Election Special: Liberia

As presidential and parliamentary elections are held on October 11, can Ellen Johnson Sirleaf and her UP hang on?

When Ellen Johnson Sirleaf, an eminent ex-banker and UN Regional Development Director for Africa, was elected Liberian president in 2005 there was a collective sigh of relief. Here was a competant, seemingly honest, forthright and patriotic person of worth now in charge of a country in dire need of healing and reconstruction following a gruelling civil war.

Sirleaf has made considerable progress. Although still reliant on foreign aid, the economy grew by 5.1% in 2010. the IMF forecasts GDP growth in 2011 to hit 5.9% in 2011 rising to 9.8% in 2012. The US$5bn debt bill has been cancelled and embargoes on timber and diamond exports lifted. Harvard-educated Sirleaf has moved to stamp out corruption and rebuild or develop infrastructure. Liberia's revised status with ex-creditor countries will make it possible for government bonds to be issued in due course. I notice that major agencies have yet to publish a credit rating for Liberia though. 

Understanding how international markets operate can be a bonus, a quality rare in African leaders. But there's so much more to do, particular in infrastructural development. It must be frustrating for a people hungry for improved living conditions, Yet these things take time. Will Liberians give Sirleaf support to press ahead with her agenda?

Last Tuesday, military and police chiefs from six neighbouring countries met in Monrovia, the Liberian capital, to help to avert spiralling violence ahead of upcoming elections - in the wake of the recent Ivorian experience. Reportedly, some Ivorian refugees brought their weapons as they poured over into the border into Nimba County in northeastern Liberia amid post-election violence in the Ivory Coast. Some migrants remain, but recently more guns were transported in from Ivory Coast allegedly.

Liberian politicians of all parties have been attacked of late as intimidation rises due to pre-election jitters as the election date approaches.

Other than Sirleaf, main presidential contenders are:
  • Charles Brumskine, a 60-year old Senator and ex-ally Charles Taylor. An anti-monopolist and small-business champion from the Liberty Party, Brumskine came third in 2005.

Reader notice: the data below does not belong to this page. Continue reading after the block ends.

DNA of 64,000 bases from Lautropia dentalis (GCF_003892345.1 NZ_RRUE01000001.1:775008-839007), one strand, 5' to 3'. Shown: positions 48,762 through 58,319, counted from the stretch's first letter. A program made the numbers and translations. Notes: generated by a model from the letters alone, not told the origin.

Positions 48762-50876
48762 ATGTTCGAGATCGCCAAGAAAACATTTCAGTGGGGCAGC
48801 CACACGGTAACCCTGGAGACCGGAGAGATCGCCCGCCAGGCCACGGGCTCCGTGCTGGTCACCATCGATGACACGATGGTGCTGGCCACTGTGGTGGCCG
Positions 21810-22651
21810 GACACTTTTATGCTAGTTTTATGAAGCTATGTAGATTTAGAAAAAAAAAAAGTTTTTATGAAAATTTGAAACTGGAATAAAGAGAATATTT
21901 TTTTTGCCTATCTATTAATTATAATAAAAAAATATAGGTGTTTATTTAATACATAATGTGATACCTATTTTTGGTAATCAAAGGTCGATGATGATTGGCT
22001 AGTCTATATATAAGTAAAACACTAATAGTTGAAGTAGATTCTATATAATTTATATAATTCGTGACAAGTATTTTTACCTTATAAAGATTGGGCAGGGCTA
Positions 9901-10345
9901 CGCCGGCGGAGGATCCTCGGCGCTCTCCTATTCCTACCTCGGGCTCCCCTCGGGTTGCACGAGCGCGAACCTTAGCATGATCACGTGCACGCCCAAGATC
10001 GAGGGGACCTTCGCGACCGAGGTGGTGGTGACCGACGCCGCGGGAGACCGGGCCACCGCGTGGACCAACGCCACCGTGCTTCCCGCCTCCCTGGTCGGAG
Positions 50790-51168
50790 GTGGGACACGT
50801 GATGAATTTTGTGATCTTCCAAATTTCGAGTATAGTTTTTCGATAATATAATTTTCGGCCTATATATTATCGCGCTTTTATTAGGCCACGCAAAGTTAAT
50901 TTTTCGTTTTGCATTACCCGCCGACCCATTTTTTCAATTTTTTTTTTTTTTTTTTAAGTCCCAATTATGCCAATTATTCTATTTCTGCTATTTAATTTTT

• Chea Cheapoo, a 69 -year old ex-Chief Justice and candidate of the Progressive People's Party. The only Chief Justice to have ever been impeached, Cheapoo was appointed into that job by Samuel Doe. He garnered a paltry 0.3% of the popular vote in 2005.
  • Prince Yormie Johnson, a 52-year old Senator, ex-Nimba County warlord who famously captured and executed Samuel Doe. Standing as candidate of the National Union for Democratic Progress.
  • Togba-Nah Tipoteh, a 70-year old businessman, economist, professor and former government minister. Candidate of the Freedom Alliance Party of Liberia, he got just over 2% of the vote last time round.
  • Winston Tubman, a 70-year old career diplomat and ex-justice minister. Candidate for the Congress for Democratic Change. He came fourth in 2005 with under ten percent of the vote when standing for a different party. This time his running mate is the man who came second at the last election, 45-year old humanitarian and former FIFA World Footballer of the Year, European Ballon d'Or, and CAF African Footballer of the Year 1995, George Weah.
Liberia has a population of 3.8 million living in 111,369 sq km, an area which is a bit bigger than Bulgaria, Cuba or Tennessee. It's pretty urbanised, nearly half the people living in Monrovia or other towns. It's young, with some 44.3% of the population aged 14 or under. But its current per capita GDP (PPP) is just US$500, making it the third poorest country on the planet - only DR Congo and Burundi score worse.

Main exports are rubber (accounting for 61% of the total), timber, iron, diamonds, coffee, tin and cocoa, with largest markets being India (26.5%), the US (17.9%) and Poland (13.9). Just as Ghana gets its own oil production underway, crude oil might assist Liberia as potentially viable offshore deposits have been earmarked.

When you consider that Sirleaf has lifted the GDP per head by 25% in the past twelve months, it's possible to appreciate the headway she's made and low base from which she started.

Challenges remain as unemployment is excessive, with only 15% working in the 'formal' economy. While the country is rich in resources and could be self-sufficient in food, it isn't competitive. Too many people remain illiterate, in poor health, have little access to clean water or consistent electricity and are hampered by dreadful roads and inadequate sewage systems. Corruption remains endemic, despite Sirleaf's initial efforts to contain it. And business overheads rise when private security firms have to be hired to protect plant, machinery, personnel and housing.

No wonder Sirleaf has a fight on her hands to secure a second term.

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